Tracking Coronavirus Fatalities, International Edition

Tracking Coronavirus Fatalities, International Edition
AP Photo/Elaine Thompson

I have a couple posts on the coronavirus (here is latest).  For this one, I am going to review and compare the US to Italy, Sweden, Germany, and the UK.  What you read in the news isn’t a good representation of what is going on.  Let’s start with the US.  I’m sticking the NY Times data for this, but I’m using the same filtering and shifting method as previous posts, except with a more detailed explanation this time.

Here is the NY Times data on daily coronavirus infections and death.  This is not the cumulative total, just how many infections and/or deaths were reported on any particular day:


If you look at the data, it is pretty confusing with wide swings in both infections and deaths. For whatever reason, there is a massive 7 day cycle in the data. The cycle is so strong it hides trends. There are two ways to eliminate the cycle and highlight the trends: use weekly data instead of daily, or use a 7-day averaging filter. I chose the latter for my charts, and it now looks like this:


Each day’s infections and/or deaths is the average of that day plus the three previous and three following days. Averaging in this manner eliminates the 7 day cycle, and by averaging in an equal number of days before and days after, the peaks, although smoothed, are not shifted in time.

Now it is easier to see what is going on. There is a simple smooth run-up in deaths, followed by a simple smooth decline. Note that infections and deaths are not strongly correlated: there is a double peak in infections but not in deaths. Deaths continues a smooth trend down while infections drifts sideways. Look at infections and you would think the pandemic was still running strong. Look at deaths and this is all but over in two weeks.

The difference in the trends can be emphasized by aligning the runup in infections with the runup in deaths. This is done by shifting forward deaths by 7 days:


This strongly suggests that if you are going to die from the virus, you will die 7 days after diagnosis, at-least during the initial run-up.  It can also be interpreted as an indication of how fast the US responded to the epidemic, especially when we compare the US to other countries (spoiler alert!).  I walked slowly through the US data, because now I’m just going to throw up a bunch of charts, all using the same 7 day filter and run-up alignment. But, and this is interesting, the shift required to align infections and deaths is different for each country (spoiler alert!).

So here is Germany.  This is a 7 day average applied to infections and deaths, and deaths shifted by 13 days.  Infections and deaths are strongly correlated.  The 13 day shift required to align infections and deaths strongly suggests that Germany identified and started treatment on infected people much earlier in the infection cycle than the US did.


Next up is Italy. Note Italy’s shift between diagnosis and death is only 5 days, indicating they are (were) diagnosing later in the infection cycle than US or Germany.


Here is the UK. The UK has only a 3 day shift between diagnosis and death, indicating that by the time you were identified and diagnosed, you didn’t have much time left…


Last for this series is Sweden. Sweden looks distinctly different. If you look at infections, it looks like the pandemic is raging. If you look at deaths, they have 2 weeks until it is over. So virus everywhere, but no-one dying. Quite frankly, it looks like Sweden has achieved heard immunity. Expect the full-court-press on how screwed up Sweden is to continue…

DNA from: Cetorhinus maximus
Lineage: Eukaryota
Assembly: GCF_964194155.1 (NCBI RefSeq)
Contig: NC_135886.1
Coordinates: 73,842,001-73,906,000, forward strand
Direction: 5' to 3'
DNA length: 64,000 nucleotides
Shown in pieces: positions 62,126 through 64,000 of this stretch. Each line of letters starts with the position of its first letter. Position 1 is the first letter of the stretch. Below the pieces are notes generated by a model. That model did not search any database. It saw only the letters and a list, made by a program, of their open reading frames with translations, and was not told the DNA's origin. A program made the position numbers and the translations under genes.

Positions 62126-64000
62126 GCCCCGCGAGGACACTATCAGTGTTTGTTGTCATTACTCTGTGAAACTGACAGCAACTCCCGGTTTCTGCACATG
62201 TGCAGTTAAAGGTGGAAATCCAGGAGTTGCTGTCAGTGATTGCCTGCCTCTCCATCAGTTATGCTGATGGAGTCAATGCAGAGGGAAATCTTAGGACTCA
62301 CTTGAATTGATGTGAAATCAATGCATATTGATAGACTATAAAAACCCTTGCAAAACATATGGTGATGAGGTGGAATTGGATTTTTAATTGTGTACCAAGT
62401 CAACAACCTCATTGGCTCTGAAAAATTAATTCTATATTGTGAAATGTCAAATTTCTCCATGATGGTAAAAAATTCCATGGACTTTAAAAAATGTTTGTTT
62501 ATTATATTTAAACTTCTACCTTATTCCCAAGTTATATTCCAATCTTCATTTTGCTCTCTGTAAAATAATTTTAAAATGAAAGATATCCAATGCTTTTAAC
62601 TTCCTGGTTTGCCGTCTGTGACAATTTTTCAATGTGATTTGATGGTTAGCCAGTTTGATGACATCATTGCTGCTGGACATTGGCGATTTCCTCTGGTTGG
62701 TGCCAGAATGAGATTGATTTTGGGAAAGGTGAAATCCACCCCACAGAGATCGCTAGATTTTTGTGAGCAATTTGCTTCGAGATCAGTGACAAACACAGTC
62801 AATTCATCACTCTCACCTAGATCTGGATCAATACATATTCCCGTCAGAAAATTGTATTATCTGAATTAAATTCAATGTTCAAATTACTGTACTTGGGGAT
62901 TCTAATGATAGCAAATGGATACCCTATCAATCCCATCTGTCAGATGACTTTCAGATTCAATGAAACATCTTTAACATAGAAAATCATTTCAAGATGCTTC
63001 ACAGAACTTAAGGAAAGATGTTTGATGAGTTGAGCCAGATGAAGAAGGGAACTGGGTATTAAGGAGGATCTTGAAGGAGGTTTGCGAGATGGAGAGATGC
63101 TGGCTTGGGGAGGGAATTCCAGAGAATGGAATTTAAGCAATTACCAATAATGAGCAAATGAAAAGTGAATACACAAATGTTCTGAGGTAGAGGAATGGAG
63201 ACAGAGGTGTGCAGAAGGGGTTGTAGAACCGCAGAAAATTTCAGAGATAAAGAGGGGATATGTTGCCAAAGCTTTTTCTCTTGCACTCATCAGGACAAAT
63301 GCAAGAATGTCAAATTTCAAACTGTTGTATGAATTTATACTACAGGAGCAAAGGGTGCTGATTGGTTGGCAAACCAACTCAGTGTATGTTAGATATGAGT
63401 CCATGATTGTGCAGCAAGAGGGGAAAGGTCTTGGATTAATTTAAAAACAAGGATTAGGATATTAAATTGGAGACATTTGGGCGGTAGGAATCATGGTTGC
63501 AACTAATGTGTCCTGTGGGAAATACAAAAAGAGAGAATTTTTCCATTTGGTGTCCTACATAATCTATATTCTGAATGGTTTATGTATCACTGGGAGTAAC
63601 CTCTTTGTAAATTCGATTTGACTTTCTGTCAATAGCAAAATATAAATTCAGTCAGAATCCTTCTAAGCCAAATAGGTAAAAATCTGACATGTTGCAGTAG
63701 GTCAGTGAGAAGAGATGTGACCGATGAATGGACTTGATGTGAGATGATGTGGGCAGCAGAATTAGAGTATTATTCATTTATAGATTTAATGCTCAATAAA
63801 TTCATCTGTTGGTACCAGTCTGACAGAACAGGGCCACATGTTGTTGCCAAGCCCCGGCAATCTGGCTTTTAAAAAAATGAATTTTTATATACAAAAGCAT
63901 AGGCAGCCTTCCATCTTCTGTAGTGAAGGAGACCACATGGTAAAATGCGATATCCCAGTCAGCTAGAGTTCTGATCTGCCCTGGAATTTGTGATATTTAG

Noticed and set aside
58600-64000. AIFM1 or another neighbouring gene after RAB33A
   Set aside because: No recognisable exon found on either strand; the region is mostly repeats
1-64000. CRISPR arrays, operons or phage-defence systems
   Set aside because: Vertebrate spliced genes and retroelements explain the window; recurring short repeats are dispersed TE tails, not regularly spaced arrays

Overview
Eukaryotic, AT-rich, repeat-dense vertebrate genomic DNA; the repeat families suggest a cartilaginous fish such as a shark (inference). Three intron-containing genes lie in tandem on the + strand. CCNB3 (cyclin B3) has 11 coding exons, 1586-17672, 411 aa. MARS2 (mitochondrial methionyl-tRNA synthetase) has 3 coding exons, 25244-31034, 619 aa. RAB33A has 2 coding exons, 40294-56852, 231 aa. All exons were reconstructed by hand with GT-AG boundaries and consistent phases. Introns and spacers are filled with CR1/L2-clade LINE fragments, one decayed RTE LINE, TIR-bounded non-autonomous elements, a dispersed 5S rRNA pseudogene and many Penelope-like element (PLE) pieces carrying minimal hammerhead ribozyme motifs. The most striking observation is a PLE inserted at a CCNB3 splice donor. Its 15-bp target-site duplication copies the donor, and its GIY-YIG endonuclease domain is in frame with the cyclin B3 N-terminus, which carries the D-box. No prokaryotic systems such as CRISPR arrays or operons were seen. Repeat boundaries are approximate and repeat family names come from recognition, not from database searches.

So here is a last chart I did not anticipate until I put this blog together. I was curious about the shift in lead-time between diagnosis and death, and what it meant. So I plotted shift versus mortality (taken directly from the worldometer website), and came up with this:


So, what to make of all this? First, if you look at deaths, every country is weeks away from zero or near new deaths. Second, no country showed a double-bump or reversal in deaths (spoke too soon, see updates below). Once they peaked, they went down in a sometimes choppy but otherwise steady fashion.  Third, Sweden looks to have achieved heard immunity.  Either that, or the tests produce alot of false positives.  It would be really interesting to chart tests over time versus positive results over time.  Did Italy and Germany simply start administering fewer tests as their deaths decline?  Or did testing increase and positive results declined?  Lastly, Sweden’s relatively high death rate appears to have nothing to do with their lack of a lock-down, but instead their slow reaction during the run-out.  Had they (or all of us) acted more like Germany and tested everyone at-risk and started their treatment early, the death rates would not be nearly so high.  Of course, Germany did not have a ‘hug a stranger from China’ day, nor did they appear to have a massive influx of people from quarantine zones in China, and instead had to simply deal with people returning from vacation in Italy, so they had a better opportunity to get in front of this, and it looks like they took full advantage of it.


Here are charts for Finland, Norway, and Denmark.  I also added them to Diagnosis Lead Time chart.

Norway:  Norway is the only chart with a 2nd surge in deaths.  Interestingly enough there is no surge in infections prior to the surge in deaths.  It may be a reporting lag.



Denmark:  Denmark does not fit the trend.  Their charts indicate a zero-day lag between rise in infections and rise in deaths.  That just seems off, especially since they tested over 10% of their population.  This looks like a reporting peculiarity.  I added them to the lead-time chart, but did not include them in the correlation calculation.

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